Perry 20

2009 November 4

Being a yacht designer in a down economy can be a bit challenging. Sometimes I feel like the violin player down in the subway. I'm playing Paganini and I'm knocking it out but the people just keep walking by. Then one day along came Dr. Rob Dahmes. He stopped and listened then asked, "Can you play that little Mendelssohn violin ditty?" Before long I was working on a custom 20-foot, gaff-rigged daysailer for a couple who were not interested in agility exercises. The boat is about half built now by my pal Dennis Choate at Dencho Marine in Long Beach, California.

Dr. Rob and I had talked boats for some time before he asked about a custom design so I knew very well exactly what type of boat he had in mind. The boat would be a 20-foot daysailer with enough "accommodations" for a porta potty. The boat would be gaff rigged because, well, just because they look nice. The boat would have to be stiff so the crew could sit with dignity and panache and not have to worry about stability issues. This raised the obvious question of how much draft? Dr. Rob said I could have five feet of draft. I said I didn't need that much but I'd take four feet of draft in a medium-aspect-ratio fin keel with lead inside a GRP skin. The boat would be a bit on the chunky side to also help with stability and volume. The D/L is 282 and the L/B is 2.65. I gave the hull a nice firm turn to the bilge to again help with stability. I chose an outboard rudder because I think the look of the big, beefy, composite rudder suits the design. There is a lot of shape to this hull. It's fun to manipulate the hull form and turn a little plumpkin into a shapely beauty.

Dr. Rob just wanted the porta potty but I could see myself cruising the San Juans in this boat so I added a mini-galley, some V-berths, racks for binoculars, ChapStick, flashlight and a corn cob pipe or two and some lockers for the Dinty Moore.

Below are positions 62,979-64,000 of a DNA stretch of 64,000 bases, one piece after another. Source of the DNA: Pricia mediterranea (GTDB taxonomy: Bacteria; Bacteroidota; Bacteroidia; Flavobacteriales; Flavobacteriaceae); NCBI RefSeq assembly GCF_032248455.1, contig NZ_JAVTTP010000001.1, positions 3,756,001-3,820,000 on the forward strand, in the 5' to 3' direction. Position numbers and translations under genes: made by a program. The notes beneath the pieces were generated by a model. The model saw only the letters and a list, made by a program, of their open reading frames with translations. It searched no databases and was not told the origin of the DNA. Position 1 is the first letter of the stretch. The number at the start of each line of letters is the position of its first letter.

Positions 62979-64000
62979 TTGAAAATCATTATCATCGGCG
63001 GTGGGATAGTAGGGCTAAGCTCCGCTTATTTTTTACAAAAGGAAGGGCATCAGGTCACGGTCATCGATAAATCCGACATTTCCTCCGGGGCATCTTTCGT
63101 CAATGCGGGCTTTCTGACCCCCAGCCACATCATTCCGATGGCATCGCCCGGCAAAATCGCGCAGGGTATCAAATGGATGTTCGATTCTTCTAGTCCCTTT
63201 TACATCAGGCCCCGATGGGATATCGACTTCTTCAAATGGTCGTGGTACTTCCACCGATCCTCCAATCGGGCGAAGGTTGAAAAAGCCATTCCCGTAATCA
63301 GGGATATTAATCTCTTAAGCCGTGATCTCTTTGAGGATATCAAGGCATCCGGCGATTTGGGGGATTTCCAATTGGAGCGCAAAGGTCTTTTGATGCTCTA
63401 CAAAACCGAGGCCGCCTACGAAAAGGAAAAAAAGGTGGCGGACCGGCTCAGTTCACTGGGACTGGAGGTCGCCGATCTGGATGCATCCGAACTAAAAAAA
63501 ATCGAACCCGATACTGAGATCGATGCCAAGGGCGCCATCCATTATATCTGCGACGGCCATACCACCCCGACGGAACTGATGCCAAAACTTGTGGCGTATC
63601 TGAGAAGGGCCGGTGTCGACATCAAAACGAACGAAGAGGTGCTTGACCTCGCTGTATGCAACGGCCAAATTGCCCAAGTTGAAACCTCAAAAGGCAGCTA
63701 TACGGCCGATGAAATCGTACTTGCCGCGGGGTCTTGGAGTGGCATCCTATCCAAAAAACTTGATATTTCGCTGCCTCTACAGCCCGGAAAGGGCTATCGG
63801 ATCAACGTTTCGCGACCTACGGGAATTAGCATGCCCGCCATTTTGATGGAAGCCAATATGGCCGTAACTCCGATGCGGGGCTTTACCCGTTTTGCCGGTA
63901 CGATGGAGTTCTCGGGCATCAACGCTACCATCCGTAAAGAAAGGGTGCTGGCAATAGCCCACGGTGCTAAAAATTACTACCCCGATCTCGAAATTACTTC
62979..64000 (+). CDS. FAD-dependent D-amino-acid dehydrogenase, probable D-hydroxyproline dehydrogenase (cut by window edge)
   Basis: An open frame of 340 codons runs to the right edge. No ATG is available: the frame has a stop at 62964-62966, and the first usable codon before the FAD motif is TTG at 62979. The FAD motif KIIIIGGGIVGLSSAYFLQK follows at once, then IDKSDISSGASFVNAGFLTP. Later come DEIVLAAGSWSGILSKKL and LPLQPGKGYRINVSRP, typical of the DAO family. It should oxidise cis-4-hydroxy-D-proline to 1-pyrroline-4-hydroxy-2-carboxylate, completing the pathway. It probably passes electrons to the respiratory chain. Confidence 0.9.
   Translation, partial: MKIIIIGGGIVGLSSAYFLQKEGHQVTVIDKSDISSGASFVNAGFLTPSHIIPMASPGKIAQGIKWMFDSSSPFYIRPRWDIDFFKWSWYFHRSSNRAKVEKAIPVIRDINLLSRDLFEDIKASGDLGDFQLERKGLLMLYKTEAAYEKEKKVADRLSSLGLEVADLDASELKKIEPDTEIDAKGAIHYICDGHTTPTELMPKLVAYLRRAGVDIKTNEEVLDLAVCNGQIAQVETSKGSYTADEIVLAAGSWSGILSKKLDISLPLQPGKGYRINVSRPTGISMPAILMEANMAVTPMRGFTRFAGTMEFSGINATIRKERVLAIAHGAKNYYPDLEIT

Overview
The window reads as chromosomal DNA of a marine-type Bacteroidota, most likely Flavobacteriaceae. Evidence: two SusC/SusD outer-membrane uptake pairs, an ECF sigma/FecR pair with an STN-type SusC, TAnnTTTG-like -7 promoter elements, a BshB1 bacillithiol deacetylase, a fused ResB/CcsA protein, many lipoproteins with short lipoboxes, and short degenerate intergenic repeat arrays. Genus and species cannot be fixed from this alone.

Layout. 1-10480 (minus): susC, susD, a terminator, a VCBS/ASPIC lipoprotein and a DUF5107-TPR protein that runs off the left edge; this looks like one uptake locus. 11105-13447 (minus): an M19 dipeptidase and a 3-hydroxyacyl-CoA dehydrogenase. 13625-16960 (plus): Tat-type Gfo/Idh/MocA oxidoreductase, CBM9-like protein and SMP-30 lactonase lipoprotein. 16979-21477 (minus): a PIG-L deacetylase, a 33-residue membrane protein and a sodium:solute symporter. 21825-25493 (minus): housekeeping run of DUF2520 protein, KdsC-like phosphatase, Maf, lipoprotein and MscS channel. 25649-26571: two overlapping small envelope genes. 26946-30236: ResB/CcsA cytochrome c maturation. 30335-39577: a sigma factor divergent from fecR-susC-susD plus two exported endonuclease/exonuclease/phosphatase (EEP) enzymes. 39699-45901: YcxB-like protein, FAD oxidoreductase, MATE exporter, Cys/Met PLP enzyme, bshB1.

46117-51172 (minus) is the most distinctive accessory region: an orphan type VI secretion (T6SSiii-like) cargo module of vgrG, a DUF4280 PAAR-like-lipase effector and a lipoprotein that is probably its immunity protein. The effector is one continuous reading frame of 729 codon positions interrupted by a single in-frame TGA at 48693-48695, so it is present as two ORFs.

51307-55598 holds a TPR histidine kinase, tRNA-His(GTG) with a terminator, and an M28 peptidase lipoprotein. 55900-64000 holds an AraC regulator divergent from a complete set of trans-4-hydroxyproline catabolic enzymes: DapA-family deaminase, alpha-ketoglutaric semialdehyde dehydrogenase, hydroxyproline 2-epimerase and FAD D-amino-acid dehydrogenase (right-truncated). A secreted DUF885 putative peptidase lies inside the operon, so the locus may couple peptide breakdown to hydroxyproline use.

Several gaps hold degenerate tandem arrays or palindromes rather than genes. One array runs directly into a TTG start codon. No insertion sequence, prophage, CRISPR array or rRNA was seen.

The spars are carbon fiber. The bowsprit is also carbon fiber. We saved weight by doing the spars in carbon and Dennis is very good at building carbon sticks. I designed the bowsprit to be built with a very slight bow or hook to it just for some eye candy. The SA/D without the topsail is 20.4. It's enough rig to keep this little hooker moving well in light air. I'm still not sure what to do about the topsail. I think we will go with a conventional or traditional arrangement to hoist the topsail, which means it will always go up and down on the same side, and yes, on one tack it will lay against the peak halyard. The sail logo was my idea. Dr. Rob calls the boat the Old Fart 20.

This design job came along at a time when I was beginning to question things. I should have been a veterinarian. But Tchaikovsky had his von Meck and I came across Dr. Rob. We had a lot of fun with this design and I anticipate it being a stiff and responsive boat to sail.

Many thanks to Rick Beddoe as usual for the wonderful 3-D modeling work that brought this design to life early.

LOA 20'2"; LWL 17'8"; Beam 7'7"; Draft 4'; Displacement 3,500 lbs.; Ballast 1,200 lbs.; Sail area 294 sq. ft.; SA/D 20.04; D/L 282; L/B 2.65

Designer: Robert H. Perry Yacht Designers, 11530 Tulare Way West, Tulalip, WA 98271, (360) 652-7771,

Builder: Dencho Marine, 1517 W. 15th St., Long Beach, CA 90813, (888) 460-7395,

OBE: $97,500
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